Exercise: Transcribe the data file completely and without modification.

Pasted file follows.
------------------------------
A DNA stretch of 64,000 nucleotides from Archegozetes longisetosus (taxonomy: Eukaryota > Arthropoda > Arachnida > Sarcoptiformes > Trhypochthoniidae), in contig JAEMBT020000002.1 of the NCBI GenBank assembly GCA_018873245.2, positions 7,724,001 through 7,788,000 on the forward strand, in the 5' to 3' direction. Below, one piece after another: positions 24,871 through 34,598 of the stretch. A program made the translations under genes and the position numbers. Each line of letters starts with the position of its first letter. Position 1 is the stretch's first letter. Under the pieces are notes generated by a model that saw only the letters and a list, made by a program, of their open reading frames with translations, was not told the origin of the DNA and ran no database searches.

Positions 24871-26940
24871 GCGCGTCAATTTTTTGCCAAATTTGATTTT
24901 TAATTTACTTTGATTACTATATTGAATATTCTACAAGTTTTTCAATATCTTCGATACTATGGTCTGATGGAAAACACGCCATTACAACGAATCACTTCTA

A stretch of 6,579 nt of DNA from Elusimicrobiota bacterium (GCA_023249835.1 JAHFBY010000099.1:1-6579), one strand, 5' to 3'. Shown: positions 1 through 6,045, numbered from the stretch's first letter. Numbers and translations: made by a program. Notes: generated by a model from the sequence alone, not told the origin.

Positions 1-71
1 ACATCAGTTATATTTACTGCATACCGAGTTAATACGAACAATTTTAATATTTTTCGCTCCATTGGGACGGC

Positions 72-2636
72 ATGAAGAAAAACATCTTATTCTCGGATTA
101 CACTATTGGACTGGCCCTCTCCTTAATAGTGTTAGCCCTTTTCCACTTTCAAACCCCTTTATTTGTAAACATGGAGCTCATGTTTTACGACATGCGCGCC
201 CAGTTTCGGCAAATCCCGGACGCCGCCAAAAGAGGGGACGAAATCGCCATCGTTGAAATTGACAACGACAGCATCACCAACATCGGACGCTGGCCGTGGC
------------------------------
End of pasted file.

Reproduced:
A DNA stretch of 64,000 nucleotides from Archegozetes longisetosus (taxonomy: Eukaryota > Arthropoda > Arachnida > Sarcoptiformes > Trhypochthoniidae), in contig JAEMBT020000002.1 of the NCBI GenBank assembly GCA_018873245.2, positions 7,724,001 through 7,788,000 on the forward strand, in the 5' to 3' direction. Below, one piece after another: positions 24,871 through 34,598 of the stretch. A program made the translations under genes and the position numbers. Each line of letters starts with the position of its first letter. Position 1 is the stretch's first letter. Under the pieces are notes generated by a model that saw only the letters and a list, made by a program, of their open reading frames with translations, was not told the origin of the DNA and ran no database searches.

Positions 24871-26940
24871 GCGCGTCAATTTTTTGCCAAATTTGATTTT
24901 TAATTTACTTTGATTACTATATTGAATATTCTACAAGTTTTTCAATATCTTCGATACTATGGTCTGATGGAAAACACGCCATTACAACGAATCACTTCTA

A stretch of 6,579 nt of DNA from Elusimicrobiota bacterium (GCA_023249835.1 JAHFBY010000099.1:1-6579), one strand, 5' to 3'. Shown: positions 1 through 6,045, numbered from the stretch's first letter. Numbers and translations: made by a program. Notes: generated by a model from the sequence alone, not told the origin.

Positions 1-71
1 ACATCAGTTATATTTACTGCATACCGAGTTAATACGAACAATTTTAATATTTTTCGCTCCATTGGGACGGC

Positions 72-2636
72 ATGAAGAAAAACATCTTATTCTCGGATTA
101 CACTATTGGACTGGCCCTCTCCTTAATAGTGTTAGCCCTTTTCCACTTTCAAACCCCTTTATTTGTAAACATGGAGCTCATGTTTTACGACATGCGCGCC
201 CAGTTTCGGCAAATCCCGGACGCCGCCAAAAGAGGGGACGAAATCGCCATCGTTGAAATTGACAACGACAGCATCACCAACATCGGACGCTGGCCGTGGC